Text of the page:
"In other words, only pride --which is a word we use to describe an attitued that intends to turn away from God--makes sin in the first place into the definitive wrong that it is.
Consequently, the less the concrete deed contains the element of "pride" and the more cupiditas it has, the less the guiltiness of the action. But the more spiritual a human being is, that is, the more he has rendered himself immune to the seductions and charms of the sensible world by living a life of self-abnegation and disciplining his will, the more he can now commit the offense, the sin of unadulterated hybris and blatant pride. Only if all the powers of my being obey me does the question suddenly occur to me: whom do I myself now obey?
This leaves us with an unsettling conclusion: only a purely spiritual being could become guilty in this extreme sense. Of course the philosopher, qua philosopher, has no competence to speak of angels and their sin. Nonetheless, we can learn something of philosophical import about the essence of human guilt when theology tells us that the first sin of the angels could only have been the sin of pride."
"At first hearing, Nicholai Hartmann's own answer [to the question of original sin] sounds quite plausible: "There is no freedom for the good that would not be at the same time freedom for evil." But on further reflection we see how this statement introduces an impermissible simplification into the argument. Were this thesis true, then God would not be free(nor, for that matter, would the person who has attained final fulfillment, the saint in heaven--a category that only the believer can be convinced of).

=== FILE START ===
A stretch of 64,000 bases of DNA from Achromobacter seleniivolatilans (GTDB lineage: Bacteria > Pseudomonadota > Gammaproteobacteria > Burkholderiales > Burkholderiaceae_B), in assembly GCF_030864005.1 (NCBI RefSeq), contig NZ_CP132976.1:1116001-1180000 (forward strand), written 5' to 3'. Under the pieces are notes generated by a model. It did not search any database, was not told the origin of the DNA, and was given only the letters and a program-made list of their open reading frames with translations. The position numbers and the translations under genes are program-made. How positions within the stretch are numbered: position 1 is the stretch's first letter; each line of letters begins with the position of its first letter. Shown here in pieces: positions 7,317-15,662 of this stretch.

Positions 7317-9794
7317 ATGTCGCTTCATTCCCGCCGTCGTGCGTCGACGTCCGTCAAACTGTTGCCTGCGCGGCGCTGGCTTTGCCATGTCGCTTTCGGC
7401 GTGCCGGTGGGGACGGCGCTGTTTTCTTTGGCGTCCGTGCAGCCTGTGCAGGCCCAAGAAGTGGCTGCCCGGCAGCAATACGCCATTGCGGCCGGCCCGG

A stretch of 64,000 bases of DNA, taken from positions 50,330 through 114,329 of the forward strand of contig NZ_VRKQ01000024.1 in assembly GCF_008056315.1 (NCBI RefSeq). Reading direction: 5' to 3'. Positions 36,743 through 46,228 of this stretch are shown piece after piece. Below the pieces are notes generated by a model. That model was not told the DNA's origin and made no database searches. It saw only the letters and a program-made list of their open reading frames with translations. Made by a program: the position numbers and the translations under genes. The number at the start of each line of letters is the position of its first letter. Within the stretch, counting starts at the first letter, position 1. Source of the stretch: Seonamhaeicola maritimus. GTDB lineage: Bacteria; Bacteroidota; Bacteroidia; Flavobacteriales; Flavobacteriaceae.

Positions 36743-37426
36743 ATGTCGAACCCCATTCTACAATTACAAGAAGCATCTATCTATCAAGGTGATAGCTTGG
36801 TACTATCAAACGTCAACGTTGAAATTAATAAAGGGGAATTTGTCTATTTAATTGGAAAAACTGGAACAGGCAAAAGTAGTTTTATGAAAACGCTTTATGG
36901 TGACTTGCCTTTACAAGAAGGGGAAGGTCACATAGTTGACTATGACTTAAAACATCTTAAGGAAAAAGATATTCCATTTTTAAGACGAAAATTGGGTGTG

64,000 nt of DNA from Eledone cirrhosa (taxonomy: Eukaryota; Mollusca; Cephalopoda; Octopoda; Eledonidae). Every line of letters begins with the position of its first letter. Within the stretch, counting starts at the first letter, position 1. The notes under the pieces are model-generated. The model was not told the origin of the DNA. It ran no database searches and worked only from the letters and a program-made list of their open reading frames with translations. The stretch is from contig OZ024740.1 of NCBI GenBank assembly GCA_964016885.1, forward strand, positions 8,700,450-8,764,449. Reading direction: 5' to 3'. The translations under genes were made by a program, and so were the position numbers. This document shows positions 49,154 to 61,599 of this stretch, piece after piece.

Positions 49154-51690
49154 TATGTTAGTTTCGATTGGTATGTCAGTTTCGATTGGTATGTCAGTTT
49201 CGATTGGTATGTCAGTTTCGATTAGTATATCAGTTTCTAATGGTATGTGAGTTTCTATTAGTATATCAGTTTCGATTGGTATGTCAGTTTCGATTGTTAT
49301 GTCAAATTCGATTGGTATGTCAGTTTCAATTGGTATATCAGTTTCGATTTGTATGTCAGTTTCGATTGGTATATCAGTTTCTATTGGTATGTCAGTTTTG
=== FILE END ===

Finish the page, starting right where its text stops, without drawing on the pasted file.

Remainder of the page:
In any case, in its long history the Western tradition has conceived of the problem differently from Mr. Hartmann. Thomas Aquinas speaks only as one of its witnesses when he says that to be able to sin is indeed a consequence(De Veritate 24,3 ad 2), or even a sign of freedom, quoddam libertatis signum(De Veritate 22,6), but "it does not belong to the essence of the free will to be able to decide for evil."(De Veritate 24,3 ad 2; Commentary on the Sentences 2d; 44,1,1 ad 1) "To will evil is neither freedom nor a part of freedom."(De Veritate 22,6) In other words, the inability to sin should be looked on as the very signature of a higher freedom--contrary to the usual way of conceiving the issue."
And here's a review from elsewhere in the blogosphere.